Yukoner takes first at BC Open squash tourney

Seven Yukoners were among 95 juniors to compete at the BC Open squash tournament over the weekend in Vancouver. However, Kai Knorr stood out from Yukon's squad, winning all three of his matches to take first...

Seven Yukoners were among 95 juniors to compete at the BC Open squash tournament over the weekend in Vancouver. However, Kai Knorr stood out from Yukon’s squad, winning all three of his matches to take first in the U-15B division.

“I’m very excited for him,” said Squash Yukon and Better Bodies coach Marie Desmarais. “He was well matched and he did very well.”

After a four-setter Friday and a tight five-setter Saturday, Knorr wrung in the title with a 11-5, 11-4, 11-5 win over Mathew Royle Sunday.

“He took the introductory lessens and then the next step up in my program is the junior development squad,” said Desmarais of Knorr. “He’s been a natural athlete and he’s taking lots of lessons and playing a lot. He’s playing in the adult league on Thursdays.

“He’s working hard and getting better.”

Other noteworthy performances by Yukoners include Stephen Grundmanis who won two of his five matches in U-15 boys and Kelly Panchyshyn who won her final match in the U-15 girls, going fives sets, 11-4, 5-11, 11-7, 8-11, 11-9 over Rebecca Jackson.

Other Yukoners competing were Sophia Flather in U-19, Jeanette Carney in U-17B, Jack Woodwalker in U-13B and Coleman Newell in U-15B.

“They all did well, and quite a few of the games went to 11-9,” said Desmarais.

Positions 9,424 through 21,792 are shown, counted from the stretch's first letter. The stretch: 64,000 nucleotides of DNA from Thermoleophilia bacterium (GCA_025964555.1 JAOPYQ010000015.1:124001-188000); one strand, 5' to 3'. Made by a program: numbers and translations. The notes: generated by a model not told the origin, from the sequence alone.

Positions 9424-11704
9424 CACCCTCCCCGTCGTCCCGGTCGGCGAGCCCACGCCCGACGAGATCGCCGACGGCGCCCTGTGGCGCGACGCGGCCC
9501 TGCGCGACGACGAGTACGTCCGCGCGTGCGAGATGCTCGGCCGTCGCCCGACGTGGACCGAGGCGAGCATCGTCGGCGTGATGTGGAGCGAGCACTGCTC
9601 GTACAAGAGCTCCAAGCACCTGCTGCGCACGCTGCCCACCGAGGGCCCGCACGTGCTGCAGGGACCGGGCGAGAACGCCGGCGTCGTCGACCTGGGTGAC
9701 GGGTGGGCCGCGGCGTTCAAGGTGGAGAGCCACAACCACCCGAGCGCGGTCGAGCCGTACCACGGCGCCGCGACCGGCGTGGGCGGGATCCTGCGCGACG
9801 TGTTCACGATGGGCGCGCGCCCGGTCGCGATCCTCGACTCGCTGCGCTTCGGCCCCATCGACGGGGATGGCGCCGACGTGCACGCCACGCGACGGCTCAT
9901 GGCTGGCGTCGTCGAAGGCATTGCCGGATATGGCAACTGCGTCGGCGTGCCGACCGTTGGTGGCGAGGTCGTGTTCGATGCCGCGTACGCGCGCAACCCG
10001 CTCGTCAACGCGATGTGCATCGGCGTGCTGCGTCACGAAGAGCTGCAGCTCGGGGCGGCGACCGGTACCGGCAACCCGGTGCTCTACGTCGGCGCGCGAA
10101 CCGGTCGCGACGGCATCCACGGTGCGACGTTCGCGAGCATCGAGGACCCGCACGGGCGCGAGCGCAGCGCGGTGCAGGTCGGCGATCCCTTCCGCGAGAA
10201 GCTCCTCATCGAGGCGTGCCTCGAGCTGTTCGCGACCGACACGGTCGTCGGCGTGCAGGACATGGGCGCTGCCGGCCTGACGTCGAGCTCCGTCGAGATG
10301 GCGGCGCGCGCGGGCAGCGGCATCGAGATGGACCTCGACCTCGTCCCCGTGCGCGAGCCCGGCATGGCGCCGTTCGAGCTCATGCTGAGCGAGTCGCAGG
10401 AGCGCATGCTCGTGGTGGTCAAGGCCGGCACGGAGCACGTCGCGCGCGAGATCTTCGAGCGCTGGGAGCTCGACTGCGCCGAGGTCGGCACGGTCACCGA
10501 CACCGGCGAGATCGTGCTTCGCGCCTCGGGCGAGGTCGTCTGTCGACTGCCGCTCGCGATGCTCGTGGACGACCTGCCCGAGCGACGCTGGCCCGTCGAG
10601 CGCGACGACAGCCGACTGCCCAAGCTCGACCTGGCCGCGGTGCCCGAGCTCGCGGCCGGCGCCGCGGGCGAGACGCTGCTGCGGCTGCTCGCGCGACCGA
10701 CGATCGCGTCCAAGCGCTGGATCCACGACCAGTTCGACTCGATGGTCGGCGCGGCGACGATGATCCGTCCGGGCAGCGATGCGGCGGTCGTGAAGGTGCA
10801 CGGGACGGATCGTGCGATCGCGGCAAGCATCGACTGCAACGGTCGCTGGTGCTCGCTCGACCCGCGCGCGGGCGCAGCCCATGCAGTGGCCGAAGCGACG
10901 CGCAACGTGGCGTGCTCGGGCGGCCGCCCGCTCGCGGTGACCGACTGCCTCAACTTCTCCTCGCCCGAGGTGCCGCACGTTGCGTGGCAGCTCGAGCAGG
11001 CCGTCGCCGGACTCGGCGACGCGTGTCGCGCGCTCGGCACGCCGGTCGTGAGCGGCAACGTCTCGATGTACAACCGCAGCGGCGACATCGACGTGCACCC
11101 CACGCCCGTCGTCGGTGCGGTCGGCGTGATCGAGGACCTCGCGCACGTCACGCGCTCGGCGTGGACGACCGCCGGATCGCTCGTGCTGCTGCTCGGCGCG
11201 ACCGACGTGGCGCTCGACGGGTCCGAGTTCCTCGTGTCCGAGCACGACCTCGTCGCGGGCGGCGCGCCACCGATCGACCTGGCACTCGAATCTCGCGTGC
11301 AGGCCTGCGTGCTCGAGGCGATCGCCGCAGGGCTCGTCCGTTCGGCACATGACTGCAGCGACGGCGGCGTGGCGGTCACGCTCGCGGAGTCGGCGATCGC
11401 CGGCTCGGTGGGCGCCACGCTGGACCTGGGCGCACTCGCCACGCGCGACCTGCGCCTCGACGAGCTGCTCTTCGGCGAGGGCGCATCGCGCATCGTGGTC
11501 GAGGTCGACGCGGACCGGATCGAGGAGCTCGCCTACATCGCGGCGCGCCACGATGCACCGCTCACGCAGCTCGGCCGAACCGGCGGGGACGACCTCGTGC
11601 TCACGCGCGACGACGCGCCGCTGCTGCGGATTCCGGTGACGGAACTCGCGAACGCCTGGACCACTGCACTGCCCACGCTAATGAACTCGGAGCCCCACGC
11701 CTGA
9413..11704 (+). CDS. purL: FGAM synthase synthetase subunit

Because of a lack of players in her age division, Flather, 15, was forced to play in the U-19 category, which increased the level of competition she faced.

“There wasn’t enough competitors in the under-17, so they just combined them,” said Desmarais. “Sometimes they do that.

“She’s pretty solid in her skills, but if you’re 15 playing an 18-year-old, it’s pretty tough. But she did well. She got some points and had some sustained rallies.”

Depending on the number of players, some divisions used a round robin format while others used a draw or double-elimination formats.

“They guarantee three matches—they are supposed to be guaranteed three matches—but some kids pulled out because they were injured or they default,” said Desmarais. “So sometimes, unfortunately, they only got two matches.

“Most of them had three matches.”

The tournament operated under a scoring system new to squash called PARS (point a rally scoring) in which the competitor returning serve is awarded a point if he/she wins the rally, instead of only the server. It is similar to the change made in volleyball scoring in recent years.

“This is the first time we played under the new scoring the squash federation is beginning to implement,” said Desmarais. “It was different, but it can make the game more exciting because every time you rally there’s a point made. You realize very quickly that you don’t want to make any unforced errors.

“They did really well adjusting to it and eliminating unforced errors.”

Many of Yukon’s junior players will be heading to the Pacific Northwest Tournament being held February 14-15 in Victoria, BC.

“That’s generating a lot of excitement there because they’re anticipating over 200 juniors there and they get all the schools involved,” said Desmarais. “It should be a very exciting tournament because of the numbers.”

Contact Tom Patrick at

tomp@yukon-news.com

/Body

Captionsubmitted photo

GOLDEN BOY… Kai Knorr won in the U-15B division./Caption

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